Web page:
The University of Washington’s 25-year relationship with Sodexo will end in July.
The athletics department announced on Wed., Dec. 14, that beginning in July, Philadelphia-based ARAMARK will provide concession services for the University of Washington’s home games at a number of athletic venues.
ARAMARK employs 255,000 people across 22 countries.
Students with the UW Kick Out Sodexo Coalition fought the university for more than a year to sever ties with the France-based company.
Students opposed Sodexo’s alleged practices of wage theft, poverty wages and intimidation. Among other actions, they brought Carina Mieses from the Dominican Republic to the University of Washington to speak to students about Sodexo. Sodexo had fired Mieses from her position after she tried to organize employees.
According to a report from TransAfrica Forum, a human rights group, Sodexo had committed several human rights violations around the world. The company required employees take pregnancy tests as a condition of employment. In the Dominican Republic, Guinea, Morocco and the United States, workers felt their employment would be at risk if they raised safety concerns to management. And in the United States some employees earned so little they qualified for federal anti-poverty programs.
Such reports prompted the United Students Against Sweatshops to organize protests against Sodexo at campuses across the country.
The UW branch of USAS staged sit-ins this past spring at the campus. Police arrested 27 students at the university when they held a sit-in at the university president’s office.
Over the last year, Pomona College, Regis University, Northeastern University and Western Washington University also ended their relationships with Sodexo.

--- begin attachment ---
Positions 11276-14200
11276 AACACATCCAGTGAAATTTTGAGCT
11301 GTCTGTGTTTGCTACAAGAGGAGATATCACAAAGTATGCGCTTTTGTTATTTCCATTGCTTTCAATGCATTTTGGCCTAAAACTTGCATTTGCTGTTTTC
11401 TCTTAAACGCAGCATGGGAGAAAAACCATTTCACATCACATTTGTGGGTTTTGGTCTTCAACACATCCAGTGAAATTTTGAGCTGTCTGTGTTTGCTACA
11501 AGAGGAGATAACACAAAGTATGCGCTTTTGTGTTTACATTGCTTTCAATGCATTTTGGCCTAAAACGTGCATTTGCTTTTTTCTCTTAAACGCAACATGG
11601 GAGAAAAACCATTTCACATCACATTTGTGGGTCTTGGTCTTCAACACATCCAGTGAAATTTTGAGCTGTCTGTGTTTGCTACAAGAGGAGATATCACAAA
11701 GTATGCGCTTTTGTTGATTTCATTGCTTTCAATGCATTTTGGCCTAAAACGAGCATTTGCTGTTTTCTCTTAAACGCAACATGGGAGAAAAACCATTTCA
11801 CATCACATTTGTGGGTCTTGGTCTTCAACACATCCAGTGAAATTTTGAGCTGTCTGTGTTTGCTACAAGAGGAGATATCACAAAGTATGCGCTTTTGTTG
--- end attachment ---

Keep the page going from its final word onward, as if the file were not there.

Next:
UW spokesman Norm Arkans said the Dec. 14 announcement does not mean the university severed its contract with Sodexo. The company will continue to operate at athletic functions until July.
But he said student action did change the criteria used to award the next contract. The athletic department looked at corporate responsibility along with financials, business proposals and experience.
“It was one among a series of criteria,” Arkans said. “It was not the deciding factor. This was a business decision that the athletic department made.”
Arkans said a company’s financials mattered most. Concessions generated $679,000 in revenue for the university in the 2010-11 school year.
“This is a proposal where the athletic department is seeking financial advantage,” he said. “In this case, which concessionaire is going to yield the most revenue?”
ARAMARK comes with awards for its ethical business practices. The Ethisphere Institute recognized it as one of the “World’s Most Ethical Companies,” and Fortune Magazine called it one of the “World’s Most Admired Companies.”
The university and ARAMARK still need to finalize a contract. No monetary figure has been attached to the agreement yet.
Arkans said officially ARAMARK is the “apparent successful bidder” until the contract is finalized.
The company will have a five-year contract with an option to renew another five years. Sodexo operated under a similar contract for $150 million.